Isn’t she a beauty?[/caption] When I started driving over 30 years ago, I had a 1981 VW Rabbit, diesel; gas was 99¢ a gallon and I could usually scrape up a week’s worth of gas by cleaning under my seats! My father made sure that he taught me how to change a tire and the oil; replace the wiper blades and light bulbs for my head/tail lights. He reasoned that as a teen driver if I could save money on basic maintenance, I would be better able to afford a real repair if when the car needed it. AND of course being able to change a flat tire is a safety issue and all dad’s want to protect their children. In my illustrious driving career, I’ve only had to change a handful of tires, but I appreciated having the knowledge to get the job done. So let’s take a look at what you should be checking on your vehicles. Obviously, as car technology has evolved, there are things you won’t be able to change or fix…but regular maintenance checks can spot an issue when it’s an easy fix vs. letting it become a BIG, expensive problem.

  1. Read your owner’s manual! Each car is different and those manuals contain valuable maintenance information and basic repair instructions.
  2. Check those tires. Tire pressure is effective by temperature so it’s a great idea to buy an inexpensive tire gauge and check the pressure once a month. Proper inflation of your tires leads to better gas efficiency and tire life. You should also check for any bulges, cuts, and use a penny to check the tread on the tires.
  3. Check your fluid levels (and top off if needed). You should know how to check your wiper, brake, transmission, power steering and antifreeze fluid levels. This is where reading your owner’s manual is valuable; not only will it have a diagram of where each of these reservoirs resides, it will tell you what fluids are appropriate for your specific vehicle!
  4. Check engine belts for wear. Your owners manual will have recommendations for changing your serpentine and timing belts, but it’s a good idea to do a regular visual inspection as well. Weather and your own driving habits can change the needs of your vehicle and being able to see that there may be a stress crack in the belts before they rip on a long trip, saves you a major headache!
  5. Check your oil. Engine oil ensures that the mechanics of the engine can run smoothly and the oil degrades with use. So it’s wise to check not only the oil level but the color of the oil. Fresh oil will be a translucent warm brown color; old oil will show up as black on the dipstick.                                BadOilvsGoodOil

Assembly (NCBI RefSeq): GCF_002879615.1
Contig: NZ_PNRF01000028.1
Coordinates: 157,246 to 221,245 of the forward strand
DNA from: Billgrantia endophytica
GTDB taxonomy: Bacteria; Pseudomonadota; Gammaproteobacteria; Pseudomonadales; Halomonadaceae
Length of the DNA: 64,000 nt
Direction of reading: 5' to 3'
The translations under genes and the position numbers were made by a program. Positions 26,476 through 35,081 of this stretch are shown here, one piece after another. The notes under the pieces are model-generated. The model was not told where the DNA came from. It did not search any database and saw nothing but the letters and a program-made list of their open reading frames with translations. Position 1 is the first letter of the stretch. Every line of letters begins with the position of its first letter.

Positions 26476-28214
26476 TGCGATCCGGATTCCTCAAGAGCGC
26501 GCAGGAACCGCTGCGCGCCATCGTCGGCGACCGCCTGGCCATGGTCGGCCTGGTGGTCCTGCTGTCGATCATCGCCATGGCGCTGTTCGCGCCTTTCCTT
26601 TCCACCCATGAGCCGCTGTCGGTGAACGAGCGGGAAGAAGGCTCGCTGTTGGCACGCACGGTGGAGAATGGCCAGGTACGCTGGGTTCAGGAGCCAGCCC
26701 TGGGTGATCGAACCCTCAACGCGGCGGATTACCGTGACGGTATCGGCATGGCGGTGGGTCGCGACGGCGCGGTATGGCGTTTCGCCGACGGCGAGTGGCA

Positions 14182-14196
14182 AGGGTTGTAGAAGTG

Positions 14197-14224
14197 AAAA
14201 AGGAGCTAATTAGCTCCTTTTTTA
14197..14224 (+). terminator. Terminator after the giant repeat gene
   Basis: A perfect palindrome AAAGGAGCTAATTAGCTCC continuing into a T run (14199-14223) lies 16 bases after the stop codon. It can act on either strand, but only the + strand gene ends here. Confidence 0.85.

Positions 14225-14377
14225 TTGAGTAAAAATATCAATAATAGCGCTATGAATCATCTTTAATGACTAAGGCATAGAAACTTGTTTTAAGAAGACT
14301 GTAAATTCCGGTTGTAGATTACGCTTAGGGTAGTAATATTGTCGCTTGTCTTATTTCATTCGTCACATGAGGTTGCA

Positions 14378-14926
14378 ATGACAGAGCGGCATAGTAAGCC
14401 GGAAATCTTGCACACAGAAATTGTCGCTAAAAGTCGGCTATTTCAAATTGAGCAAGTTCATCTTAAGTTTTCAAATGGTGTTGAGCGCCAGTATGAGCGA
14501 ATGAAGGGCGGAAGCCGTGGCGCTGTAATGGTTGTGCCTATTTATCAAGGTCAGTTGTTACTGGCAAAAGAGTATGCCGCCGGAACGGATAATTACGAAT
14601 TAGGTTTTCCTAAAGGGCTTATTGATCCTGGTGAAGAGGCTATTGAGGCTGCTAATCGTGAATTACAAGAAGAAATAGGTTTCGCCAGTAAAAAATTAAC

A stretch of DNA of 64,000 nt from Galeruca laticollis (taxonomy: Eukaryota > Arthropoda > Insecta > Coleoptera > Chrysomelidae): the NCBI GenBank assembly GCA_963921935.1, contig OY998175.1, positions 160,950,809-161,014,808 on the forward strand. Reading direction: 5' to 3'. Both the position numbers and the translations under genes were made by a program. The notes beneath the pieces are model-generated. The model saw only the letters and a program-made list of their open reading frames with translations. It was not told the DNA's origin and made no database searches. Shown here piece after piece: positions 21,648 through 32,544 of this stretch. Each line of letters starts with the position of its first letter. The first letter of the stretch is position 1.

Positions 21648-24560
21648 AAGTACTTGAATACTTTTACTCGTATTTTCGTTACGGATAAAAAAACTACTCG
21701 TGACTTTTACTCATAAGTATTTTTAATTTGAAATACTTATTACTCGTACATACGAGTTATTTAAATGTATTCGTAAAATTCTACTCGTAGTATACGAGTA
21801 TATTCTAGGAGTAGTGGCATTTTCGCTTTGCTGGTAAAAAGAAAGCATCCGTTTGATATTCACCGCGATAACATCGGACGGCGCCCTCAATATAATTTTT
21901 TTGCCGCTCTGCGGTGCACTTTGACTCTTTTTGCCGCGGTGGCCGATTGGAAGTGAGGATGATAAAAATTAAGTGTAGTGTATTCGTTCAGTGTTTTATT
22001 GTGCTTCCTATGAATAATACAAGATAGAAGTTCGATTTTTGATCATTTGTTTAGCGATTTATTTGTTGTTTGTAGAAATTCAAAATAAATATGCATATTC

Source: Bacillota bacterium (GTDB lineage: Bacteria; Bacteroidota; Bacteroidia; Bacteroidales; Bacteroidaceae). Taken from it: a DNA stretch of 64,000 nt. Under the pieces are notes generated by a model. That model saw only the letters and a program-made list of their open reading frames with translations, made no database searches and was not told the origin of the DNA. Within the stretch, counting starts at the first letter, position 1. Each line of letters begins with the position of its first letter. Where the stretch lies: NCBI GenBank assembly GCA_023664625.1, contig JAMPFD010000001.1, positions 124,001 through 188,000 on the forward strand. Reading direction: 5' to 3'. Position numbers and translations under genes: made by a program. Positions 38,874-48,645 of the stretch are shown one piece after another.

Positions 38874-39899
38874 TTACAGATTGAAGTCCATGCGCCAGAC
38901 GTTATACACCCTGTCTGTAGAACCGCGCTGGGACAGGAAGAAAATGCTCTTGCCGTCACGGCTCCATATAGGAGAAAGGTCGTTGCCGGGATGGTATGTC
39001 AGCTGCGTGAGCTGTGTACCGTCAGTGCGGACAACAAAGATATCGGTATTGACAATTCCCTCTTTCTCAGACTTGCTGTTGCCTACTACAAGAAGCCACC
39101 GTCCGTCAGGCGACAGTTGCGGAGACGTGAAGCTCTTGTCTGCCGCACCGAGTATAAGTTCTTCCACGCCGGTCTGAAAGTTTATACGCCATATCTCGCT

6. Check your battery. Most batteries these days sealed (back in my day you used to have to fill with water to maintain them!) and there’s very little to do to maintain. BUT you can check the contacts and make sure they are not corroded and give them a quick clean with a battery brush. Also check for any leaks, if you find one get thee to an auto parts store for a new battery!
  7. Replace your wipers when they get streaky! A wiper is only good if it actually clears the window of rain, snow, and road splash. When they start getting streaky and “chattery”, it’s time to replace the blades. You can stop at any auto parts store, look up your make and model and chose the right wipers. And most auto parts store employees will happily replace them for you if you ask.
  8. Check your cabin air filter. This is the filter that the air coming into your heating/cooling system passes through. It’s designed to filter out dirt and debris and should be check regularly. It’s generally very easy to access and check and replace. Again, your owners manual is an excellent reference to help you locate the filter and what indicates a need for replacement.                                                       Cabin-Filter
  9. Change your spark plugs. Dirty or worn spark plugs means that your car’s engine is not working efficiently and ultimately costing you money in fuel and could lead to a breakdown. Check your owner’s manual and if the placement of the spark plugs are accessible, you can easily check their condition and replace if needed. Depending on the type of spark plugs you have you may need to change them every 30,000 miles (standard copper spark plugs) or may get 100,000 miles out of them (iridium plugs).
Yes, you can just as easily roll into a garage and have a mechanic do all of these things, but then you are paying good money for something you can do on your own. AND if you take the opportunity to pass this knowledge onto your own children, won’t you feel a little more secure when they are off driving by themselves? Empowering your children to understand the responsibilities and obligations of a vehicle could lead them to not only appreciate their vehicular freedom but to be better drivers. And time spent teaching your children is a valuable and fleeting opportunity.  ]]>

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